Well, here we go again with underwater American consumers - only this time it's autos, and not houses, that are upside down these days.
Here's the deal. A new study shows one-third of U.S. vehicle owners are underwater on their auto trade-ins, meaning they owe more than the vehicle is worth.
According to Edmunds.com, "about 32% of all trade-ins toward the purchase of a new car this year have negative equity." Also, "upside down" auto consumers "had an average of $4,832 of negative equity at the time of trade-in, also a record."
How did so many Americans get into this predicament? Hubris might be part of the reason.
"It's curious to see just how many of today's car shoppers are undeterred by how much they owe on their trade-ins," says Ivan Drury, Edmunds.com senior analyst. "With today's strong economic conditions at their back, though, these shoppers are willing to absorb a significant financial hit to get into a newer vehicle."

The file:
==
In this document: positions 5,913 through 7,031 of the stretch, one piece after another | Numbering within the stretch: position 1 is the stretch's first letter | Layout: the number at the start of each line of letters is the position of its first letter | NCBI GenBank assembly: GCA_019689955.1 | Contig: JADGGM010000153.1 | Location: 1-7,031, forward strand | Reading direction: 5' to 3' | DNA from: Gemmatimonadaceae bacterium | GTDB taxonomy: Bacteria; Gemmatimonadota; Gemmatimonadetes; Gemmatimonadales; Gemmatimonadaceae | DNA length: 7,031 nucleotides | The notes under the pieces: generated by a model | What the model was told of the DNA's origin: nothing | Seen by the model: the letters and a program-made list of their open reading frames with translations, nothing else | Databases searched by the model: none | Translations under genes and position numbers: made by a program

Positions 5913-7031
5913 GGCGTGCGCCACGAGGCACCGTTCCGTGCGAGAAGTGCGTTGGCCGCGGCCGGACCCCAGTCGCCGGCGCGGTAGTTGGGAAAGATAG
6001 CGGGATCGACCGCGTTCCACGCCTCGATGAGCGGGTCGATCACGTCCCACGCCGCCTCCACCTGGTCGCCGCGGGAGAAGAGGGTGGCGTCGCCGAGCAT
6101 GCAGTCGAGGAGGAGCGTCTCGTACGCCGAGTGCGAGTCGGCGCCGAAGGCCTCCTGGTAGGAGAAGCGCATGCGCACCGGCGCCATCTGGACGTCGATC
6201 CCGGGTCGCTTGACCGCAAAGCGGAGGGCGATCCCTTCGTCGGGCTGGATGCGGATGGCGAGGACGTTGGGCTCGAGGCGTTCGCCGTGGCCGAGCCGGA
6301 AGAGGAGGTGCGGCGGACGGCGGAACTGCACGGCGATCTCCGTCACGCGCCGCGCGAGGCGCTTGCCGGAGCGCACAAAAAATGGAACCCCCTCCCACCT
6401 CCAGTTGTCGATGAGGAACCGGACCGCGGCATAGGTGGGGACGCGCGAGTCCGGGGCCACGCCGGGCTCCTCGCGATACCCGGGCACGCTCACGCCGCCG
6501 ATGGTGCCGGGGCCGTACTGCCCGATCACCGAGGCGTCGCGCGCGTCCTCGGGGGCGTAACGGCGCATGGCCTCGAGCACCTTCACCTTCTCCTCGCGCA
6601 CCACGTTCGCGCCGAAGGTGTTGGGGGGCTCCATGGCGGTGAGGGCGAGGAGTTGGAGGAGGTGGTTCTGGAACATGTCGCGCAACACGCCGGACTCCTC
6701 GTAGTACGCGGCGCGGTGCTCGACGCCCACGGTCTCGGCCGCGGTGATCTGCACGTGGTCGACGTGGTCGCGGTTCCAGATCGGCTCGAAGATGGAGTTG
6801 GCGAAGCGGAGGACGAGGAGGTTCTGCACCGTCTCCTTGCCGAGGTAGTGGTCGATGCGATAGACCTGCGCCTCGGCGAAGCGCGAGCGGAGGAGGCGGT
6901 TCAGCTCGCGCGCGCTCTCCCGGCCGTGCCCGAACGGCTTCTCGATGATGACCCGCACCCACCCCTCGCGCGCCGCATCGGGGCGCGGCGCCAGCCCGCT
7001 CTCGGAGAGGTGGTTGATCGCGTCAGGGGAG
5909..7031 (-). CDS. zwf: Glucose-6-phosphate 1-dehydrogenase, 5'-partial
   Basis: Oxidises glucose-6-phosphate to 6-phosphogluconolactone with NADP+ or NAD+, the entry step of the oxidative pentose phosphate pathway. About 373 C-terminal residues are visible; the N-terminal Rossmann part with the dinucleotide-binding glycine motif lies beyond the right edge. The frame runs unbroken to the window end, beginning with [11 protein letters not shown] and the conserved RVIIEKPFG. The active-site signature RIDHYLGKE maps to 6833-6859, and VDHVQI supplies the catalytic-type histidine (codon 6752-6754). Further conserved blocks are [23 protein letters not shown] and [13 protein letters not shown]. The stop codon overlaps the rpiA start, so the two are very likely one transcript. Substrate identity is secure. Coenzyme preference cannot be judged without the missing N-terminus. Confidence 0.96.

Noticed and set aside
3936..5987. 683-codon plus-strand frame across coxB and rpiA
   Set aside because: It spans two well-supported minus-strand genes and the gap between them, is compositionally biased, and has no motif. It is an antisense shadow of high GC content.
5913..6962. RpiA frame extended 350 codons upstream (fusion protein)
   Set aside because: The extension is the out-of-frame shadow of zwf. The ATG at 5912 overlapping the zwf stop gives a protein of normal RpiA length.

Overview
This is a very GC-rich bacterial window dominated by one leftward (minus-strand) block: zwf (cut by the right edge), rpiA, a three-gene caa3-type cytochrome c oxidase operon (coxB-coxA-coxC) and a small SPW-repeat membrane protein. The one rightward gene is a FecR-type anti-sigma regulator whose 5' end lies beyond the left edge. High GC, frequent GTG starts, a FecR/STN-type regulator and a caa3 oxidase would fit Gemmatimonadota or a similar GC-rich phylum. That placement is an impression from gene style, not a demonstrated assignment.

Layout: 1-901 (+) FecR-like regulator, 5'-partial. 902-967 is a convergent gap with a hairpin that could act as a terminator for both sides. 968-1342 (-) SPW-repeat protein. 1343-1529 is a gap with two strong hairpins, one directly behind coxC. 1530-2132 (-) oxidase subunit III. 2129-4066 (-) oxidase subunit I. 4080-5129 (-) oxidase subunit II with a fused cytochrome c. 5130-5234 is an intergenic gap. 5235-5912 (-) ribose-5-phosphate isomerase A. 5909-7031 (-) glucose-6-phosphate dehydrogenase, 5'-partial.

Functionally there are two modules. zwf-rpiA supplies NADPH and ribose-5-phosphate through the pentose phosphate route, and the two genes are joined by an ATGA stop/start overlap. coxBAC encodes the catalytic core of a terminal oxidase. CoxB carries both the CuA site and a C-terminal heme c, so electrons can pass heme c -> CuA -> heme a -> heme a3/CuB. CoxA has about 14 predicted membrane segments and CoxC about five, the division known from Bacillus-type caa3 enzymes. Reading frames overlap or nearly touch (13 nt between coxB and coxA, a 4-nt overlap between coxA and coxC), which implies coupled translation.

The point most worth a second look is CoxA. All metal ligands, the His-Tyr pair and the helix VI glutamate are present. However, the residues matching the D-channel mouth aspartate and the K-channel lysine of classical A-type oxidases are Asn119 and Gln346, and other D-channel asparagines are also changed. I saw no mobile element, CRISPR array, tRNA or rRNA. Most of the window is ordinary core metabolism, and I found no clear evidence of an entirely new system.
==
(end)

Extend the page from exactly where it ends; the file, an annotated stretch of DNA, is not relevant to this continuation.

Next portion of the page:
Some industry experts blame high sticker prices and problematic financing deals for the underwater issue.
"The rising cost of new cars has many consumers extending their finance terms rather than increase their down payment to lower payments," notes Jim Dykstra, founder of Vinadvisor in San Francisco
That scenario not only increases the length of time a consumer is "underwater" but also their risk, Dykstra explains. "If a consumer who is underwater today by $4,000 has a total loss -- due to theft or accident -- they will be required to pay the $4,000 immediately," he says.